The Left is exulting in the near melt-down of our free market
financial system. Socialists see the
housing credit catastrophe – and the role of the federal government in trying
to right what they consider to be the sinking capitalistic ship - as
vindication of their belief that all key industries in our economy should be
nationalized. The free market is dead,
they proclaim. Long live central
planning and control.
As Rep. Maxine Waters put it at a Congressional hearing not so
what this liberal will be all about? This
liberal will be about socializing... uh, will be about, basically taking over
and the government running all of your companies. "
As usual, the enemies of our free market capitalist system are
pushing the wrong prescription. Some are using the government bail-out of the
housing market, for example, to demonstrate that only government-run health
care will work. Their diagnosis of what
caused the housing ailment is an exercise in quackery. And their preventative ‘cure’ for other
industries is nothing more than snake oil.
Before we turn to the health care industry, let’s consider
some facts about the distress that beset the housing credit market. It was government tampering with the free
market system in the form of the two government sponsored entities, Fannie Mae
and Freddie Mac, that helped precipitate the distress in the first place.
The mission of Fannie Mae and Freddie Mac evolved from modest
support for mortgage credit into enabling as many people as possible to
exercise the ‘right’ to own their own home, whether or not they had any
realistic chance of making timely payments on their mortgages. This universal home ownership entitlement was
effectively underwritten for years by the government’s implicit line of credit
that backed up the mortgages originated or purchased by both Fannie Mae and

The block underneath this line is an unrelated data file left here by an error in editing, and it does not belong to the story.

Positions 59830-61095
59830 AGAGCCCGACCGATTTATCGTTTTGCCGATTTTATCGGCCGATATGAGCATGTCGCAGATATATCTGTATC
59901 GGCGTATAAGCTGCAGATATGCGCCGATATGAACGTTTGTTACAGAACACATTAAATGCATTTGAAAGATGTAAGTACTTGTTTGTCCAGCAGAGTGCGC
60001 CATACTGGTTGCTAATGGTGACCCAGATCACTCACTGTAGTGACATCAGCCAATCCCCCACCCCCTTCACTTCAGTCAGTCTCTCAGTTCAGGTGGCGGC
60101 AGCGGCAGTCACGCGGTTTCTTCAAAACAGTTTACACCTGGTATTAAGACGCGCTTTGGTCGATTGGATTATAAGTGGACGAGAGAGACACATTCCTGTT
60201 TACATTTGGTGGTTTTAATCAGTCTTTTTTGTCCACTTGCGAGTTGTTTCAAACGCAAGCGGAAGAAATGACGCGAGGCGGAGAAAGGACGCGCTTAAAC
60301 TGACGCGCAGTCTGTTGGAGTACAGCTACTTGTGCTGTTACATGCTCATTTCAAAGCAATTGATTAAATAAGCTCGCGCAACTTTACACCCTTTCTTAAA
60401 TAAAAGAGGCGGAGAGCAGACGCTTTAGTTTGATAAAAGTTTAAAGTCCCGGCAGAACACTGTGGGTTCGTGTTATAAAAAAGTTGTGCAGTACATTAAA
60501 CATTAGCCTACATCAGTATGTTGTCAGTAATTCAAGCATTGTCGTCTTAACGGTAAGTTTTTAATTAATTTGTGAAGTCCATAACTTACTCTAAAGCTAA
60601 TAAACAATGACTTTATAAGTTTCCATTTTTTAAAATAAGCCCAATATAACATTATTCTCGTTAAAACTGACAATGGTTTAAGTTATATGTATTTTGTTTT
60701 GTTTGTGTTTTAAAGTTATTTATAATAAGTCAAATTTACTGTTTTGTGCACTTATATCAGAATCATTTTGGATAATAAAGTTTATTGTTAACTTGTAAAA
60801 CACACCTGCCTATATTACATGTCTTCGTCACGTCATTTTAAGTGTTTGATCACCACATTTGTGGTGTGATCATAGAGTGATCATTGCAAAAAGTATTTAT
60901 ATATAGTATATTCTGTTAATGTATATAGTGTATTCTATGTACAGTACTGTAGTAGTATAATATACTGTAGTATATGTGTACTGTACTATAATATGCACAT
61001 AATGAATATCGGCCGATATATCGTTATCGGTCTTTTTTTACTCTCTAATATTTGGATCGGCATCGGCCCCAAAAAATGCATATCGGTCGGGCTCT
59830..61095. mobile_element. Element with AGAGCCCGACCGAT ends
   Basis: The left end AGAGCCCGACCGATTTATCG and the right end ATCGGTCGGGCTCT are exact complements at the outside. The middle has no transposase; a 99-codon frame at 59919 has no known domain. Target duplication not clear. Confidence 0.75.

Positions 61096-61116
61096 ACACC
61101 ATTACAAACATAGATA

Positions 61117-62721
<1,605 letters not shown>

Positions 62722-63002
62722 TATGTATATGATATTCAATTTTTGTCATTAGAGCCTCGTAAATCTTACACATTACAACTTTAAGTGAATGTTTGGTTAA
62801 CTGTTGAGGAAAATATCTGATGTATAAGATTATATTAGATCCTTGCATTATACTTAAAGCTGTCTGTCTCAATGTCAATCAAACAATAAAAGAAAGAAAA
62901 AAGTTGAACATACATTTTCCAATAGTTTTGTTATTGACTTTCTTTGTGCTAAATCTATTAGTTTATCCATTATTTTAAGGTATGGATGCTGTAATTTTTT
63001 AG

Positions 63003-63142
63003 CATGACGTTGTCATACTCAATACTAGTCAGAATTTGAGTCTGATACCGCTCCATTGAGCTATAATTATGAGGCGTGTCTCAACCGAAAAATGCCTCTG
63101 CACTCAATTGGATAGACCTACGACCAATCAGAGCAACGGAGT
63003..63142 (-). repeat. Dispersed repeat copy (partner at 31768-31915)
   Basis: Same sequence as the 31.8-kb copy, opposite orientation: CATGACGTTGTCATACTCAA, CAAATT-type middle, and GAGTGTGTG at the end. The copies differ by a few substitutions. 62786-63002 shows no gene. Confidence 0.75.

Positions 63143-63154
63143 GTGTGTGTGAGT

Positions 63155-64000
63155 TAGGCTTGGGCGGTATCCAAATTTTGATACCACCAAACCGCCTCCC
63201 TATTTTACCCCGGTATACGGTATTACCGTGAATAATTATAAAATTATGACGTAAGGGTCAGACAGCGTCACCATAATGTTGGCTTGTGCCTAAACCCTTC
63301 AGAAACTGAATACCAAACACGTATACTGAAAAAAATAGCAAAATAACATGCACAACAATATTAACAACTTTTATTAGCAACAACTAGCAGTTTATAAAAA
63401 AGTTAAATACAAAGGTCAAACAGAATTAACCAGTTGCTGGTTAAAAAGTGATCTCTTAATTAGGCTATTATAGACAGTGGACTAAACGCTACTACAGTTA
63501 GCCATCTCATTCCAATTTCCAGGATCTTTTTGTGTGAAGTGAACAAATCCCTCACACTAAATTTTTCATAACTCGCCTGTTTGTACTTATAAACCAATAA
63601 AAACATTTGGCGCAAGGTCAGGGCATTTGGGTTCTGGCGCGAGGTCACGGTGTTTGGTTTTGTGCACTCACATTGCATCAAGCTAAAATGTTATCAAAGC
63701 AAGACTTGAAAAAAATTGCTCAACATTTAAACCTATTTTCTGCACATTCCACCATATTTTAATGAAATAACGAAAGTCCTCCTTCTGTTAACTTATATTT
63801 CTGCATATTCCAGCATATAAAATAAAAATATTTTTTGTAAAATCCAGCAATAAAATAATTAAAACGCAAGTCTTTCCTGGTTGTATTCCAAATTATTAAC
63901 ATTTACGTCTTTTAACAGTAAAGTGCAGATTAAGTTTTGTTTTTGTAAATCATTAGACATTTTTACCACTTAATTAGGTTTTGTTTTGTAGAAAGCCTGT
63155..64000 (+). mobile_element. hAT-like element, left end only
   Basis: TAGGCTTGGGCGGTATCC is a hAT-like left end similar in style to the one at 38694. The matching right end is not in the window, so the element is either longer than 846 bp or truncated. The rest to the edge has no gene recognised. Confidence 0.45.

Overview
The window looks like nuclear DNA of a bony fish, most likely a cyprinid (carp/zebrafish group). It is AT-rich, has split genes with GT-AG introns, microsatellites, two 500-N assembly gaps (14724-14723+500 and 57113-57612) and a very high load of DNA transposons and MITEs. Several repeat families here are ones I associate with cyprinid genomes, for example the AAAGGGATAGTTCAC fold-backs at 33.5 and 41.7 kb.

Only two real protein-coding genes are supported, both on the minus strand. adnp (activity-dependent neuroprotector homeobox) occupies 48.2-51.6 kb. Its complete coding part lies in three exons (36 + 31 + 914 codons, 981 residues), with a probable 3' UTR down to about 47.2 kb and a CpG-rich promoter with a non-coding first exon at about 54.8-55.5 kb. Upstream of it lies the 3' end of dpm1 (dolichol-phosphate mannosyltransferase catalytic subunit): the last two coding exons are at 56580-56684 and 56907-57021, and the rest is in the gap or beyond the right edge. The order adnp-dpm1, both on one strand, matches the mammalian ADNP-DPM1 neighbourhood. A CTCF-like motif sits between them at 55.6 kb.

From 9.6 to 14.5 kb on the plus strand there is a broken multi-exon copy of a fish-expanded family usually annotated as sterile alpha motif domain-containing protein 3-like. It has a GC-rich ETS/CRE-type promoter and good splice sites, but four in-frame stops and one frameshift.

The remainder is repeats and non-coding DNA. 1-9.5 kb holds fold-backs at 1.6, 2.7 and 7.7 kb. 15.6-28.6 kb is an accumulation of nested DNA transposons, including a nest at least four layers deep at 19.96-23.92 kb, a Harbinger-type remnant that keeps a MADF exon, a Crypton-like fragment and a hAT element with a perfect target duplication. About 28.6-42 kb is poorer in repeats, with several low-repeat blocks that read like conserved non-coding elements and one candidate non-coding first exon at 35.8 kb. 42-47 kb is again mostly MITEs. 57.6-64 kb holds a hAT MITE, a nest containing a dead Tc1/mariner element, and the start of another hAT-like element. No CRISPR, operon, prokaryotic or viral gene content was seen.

Freddie Mac, which they packaged into securities and sold to investors in a
process known as securitization. Existence
of this secondary market allowed Fannie Mae and Freddie Mac to pool mortgages,
resell them, and, therefore, disperse the risk of defaults. Between them they accounted for more than 50%
of all mortgage bonds sold. With this
prop-up of the mortgage credit market by the government sponsored entities as
the foundation, private firms expanded into this market and originated,
purchased and packaged mortgages into pools for securitization as well.
In return for not having to pay state and local income taxes
and being able to borrow money at a lower rate than anyone else except the
federal government itself, politicians pushed for Fannie Mae and Freddie Mac to
move aggressively into the sub-prime market where private lenders would not
have normally treaded alone. The goal
was to use these government-sponsored entities as the means to extend credit to
even the highest risk mortgage borrowers, furthering the socio-economic public
policy of universal home ownership. The risk
that these borrowers might default on repaying their loans was theoretically
spread out in the secondary market for the securities backed by these
questionable loans that were sold to investors.
These sales, in turn, provided more capital for Fannie Mae and Freddie
Mac to purchase more sub-prime mortgages for packaging into more bonds. Behind them stood the resources of the U.S.
Treasury. Borrowers who would have normally failed any credible
lending standards in a purely private financing market were approved at the
drop of a hat for mortgages way above their means to pay back. As long as housing prices continued to rise